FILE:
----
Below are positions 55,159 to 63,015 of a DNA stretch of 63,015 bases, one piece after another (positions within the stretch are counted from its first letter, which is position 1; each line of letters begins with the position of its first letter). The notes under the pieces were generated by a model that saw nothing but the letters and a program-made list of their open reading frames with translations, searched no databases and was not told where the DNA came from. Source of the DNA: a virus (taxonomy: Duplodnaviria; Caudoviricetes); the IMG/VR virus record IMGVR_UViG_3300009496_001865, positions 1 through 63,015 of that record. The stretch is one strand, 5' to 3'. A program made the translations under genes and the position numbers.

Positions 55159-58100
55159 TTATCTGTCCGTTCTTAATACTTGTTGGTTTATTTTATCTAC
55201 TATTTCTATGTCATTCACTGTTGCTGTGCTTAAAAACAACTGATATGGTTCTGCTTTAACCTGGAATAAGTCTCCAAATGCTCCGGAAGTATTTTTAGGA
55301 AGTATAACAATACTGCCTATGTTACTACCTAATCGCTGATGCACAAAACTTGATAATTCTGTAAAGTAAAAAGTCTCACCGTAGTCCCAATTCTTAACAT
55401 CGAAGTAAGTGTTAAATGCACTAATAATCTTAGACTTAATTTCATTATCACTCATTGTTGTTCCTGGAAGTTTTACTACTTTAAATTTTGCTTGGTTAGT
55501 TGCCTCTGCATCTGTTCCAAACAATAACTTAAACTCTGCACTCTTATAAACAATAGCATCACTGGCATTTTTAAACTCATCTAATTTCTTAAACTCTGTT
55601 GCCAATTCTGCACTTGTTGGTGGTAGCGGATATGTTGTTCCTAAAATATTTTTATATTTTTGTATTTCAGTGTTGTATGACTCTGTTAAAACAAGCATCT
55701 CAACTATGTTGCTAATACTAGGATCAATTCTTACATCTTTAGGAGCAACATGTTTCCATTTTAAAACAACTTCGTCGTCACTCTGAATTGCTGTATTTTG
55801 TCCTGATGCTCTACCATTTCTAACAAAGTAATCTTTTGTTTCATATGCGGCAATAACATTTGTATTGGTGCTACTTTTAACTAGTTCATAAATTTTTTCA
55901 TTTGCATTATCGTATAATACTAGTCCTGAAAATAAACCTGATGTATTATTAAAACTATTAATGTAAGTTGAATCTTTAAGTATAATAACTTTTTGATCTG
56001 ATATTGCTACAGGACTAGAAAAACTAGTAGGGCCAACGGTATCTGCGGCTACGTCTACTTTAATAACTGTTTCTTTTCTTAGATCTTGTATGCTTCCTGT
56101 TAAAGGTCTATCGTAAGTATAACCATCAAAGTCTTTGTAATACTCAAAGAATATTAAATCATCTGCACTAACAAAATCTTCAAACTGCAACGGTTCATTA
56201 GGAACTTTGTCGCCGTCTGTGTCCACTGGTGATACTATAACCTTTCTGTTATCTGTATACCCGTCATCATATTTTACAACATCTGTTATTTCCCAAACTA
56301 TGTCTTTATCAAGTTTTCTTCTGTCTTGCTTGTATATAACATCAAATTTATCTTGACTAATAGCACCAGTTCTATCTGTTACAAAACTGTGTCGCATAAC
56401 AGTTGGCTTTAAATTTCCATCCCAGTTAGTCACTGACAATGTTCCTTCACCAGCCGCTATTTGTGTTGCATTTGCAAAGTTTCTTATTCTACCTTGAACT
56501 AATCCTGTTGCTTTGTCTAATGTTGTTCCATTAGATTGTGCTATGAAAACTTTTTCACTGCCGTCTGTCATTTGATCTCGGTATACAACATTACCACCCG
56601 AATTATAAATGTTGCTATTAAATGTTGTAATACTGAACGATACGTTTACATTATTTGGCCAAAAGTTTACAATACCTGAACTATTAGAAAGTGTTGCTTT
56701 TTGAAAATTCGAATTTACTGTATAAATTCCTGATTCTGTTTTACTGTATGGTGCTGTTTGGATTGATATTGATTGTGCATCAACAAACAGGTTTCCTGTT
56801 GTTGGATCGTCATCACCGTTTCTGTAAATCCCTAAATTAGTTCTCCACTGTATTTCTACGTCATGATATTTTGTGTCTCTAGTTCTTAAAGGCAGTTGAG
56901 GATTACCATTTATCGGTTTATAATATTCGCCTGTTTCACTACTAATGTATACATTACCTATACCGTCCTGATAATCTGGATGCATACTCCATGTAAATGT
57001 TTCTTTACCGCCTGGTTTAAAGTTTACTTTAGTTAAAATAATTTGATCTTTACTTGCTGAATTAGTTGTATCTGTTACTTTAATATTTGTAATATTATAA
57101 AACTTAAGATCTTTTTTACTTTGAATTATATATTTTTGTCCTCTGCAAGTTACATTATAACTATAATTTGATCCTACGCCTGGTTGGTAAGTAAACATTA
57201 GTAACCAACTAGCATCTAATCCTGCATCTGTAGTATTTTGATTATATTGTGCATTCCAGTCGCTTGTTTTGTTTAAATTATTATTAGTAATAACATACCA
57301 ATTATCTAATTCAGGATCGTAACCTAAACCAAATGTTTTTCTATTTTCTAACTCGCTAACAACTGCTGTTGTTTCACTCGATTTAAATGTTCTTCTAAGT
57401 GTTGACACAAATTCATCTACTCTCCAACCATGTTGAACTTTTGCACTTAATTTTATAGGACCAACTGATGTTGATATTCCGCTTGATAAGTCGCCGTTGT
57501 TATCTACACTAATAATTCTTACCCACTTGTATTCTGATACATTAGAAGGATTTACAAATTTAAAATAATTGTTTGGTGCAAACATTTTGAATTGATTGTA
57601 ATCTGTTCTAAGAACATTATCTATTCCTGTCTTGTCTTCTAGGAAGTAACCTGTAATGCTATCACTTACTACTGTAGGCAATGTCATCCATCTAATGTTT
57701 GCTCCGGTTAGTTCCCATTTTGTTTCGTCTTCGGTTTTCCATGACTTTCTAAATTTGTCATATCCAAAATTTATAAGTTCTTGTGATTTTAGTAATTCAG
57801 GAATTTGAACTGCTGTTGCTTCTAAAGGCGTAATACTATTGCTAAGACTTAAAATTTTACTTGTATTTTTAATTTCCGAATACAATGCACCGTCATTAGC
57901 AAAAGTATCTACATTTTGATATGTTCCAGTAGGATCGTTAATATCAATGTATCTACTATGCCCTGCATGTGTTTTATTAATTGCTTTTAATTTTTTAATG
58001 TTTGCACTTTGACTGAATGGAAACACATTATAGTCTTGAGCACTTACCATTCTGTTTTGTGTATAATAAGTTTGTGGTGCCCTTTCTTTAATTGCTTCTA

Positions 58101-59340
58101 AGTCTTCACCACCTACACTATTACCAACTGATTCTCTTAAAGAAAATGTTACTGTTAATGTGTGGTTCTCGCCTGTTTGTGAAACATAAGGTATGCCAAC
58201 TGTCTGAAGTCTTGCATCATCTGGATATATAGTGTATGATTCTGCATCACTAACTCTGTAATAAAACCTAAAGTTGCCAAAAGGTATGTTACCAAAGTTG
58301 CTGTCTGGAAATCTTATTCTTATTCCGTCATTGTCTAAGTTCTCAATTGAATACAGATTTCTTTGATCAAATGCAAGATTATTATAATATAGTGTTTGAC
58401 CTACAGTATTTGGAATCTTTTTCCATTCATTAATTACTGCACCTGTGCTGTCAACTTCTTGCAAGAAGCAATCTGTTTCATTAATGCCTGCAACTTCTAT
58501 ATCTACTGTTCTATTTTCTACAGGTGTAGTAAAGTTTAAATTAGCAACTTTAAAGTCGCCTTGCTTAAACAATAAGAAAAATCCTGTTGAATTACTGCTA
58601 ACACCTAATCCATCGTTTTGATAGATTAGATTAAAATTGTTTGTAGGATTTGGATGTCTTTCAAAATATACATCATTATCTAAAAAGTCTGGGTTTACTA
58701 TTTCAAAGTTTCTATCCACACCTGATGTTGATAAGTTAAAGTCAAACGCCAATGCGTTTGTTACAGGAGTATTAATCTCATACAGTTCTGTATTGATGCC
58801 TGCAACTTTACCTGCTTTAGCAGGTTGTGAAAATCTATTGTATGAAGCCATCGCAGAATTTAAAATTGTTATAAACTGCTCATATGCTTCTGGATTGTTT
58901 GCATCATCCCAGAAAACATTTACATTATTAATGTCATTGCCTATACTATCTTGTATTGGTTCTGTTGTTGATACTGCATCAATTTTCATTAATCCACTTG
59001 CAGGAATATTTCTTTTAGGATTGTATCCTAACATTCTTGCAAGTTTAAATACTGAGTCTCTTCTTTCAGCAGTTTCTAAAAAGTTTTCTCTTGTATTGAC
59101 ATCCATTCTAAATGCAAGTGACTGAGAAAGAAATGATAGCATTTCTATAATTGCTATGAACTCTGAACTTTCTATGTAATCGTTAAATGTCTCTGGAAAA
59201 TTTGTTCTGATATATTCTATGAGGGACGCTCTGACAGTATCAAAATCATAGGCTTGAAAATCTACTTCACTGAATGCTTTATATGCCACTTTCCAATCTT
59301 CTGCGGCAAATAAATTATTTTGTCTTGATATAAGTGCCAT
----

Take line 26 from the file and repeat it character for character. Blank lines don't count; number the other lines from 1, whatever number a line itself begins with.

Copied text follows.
57401 GTTGACACAAATTCATCTACTCTCCAACCATGTTGAACTTTTGCACTTAATTTTATAGGACCAACTGATGTTGATATTCCGCTTGATAAGTCGCCGTTGT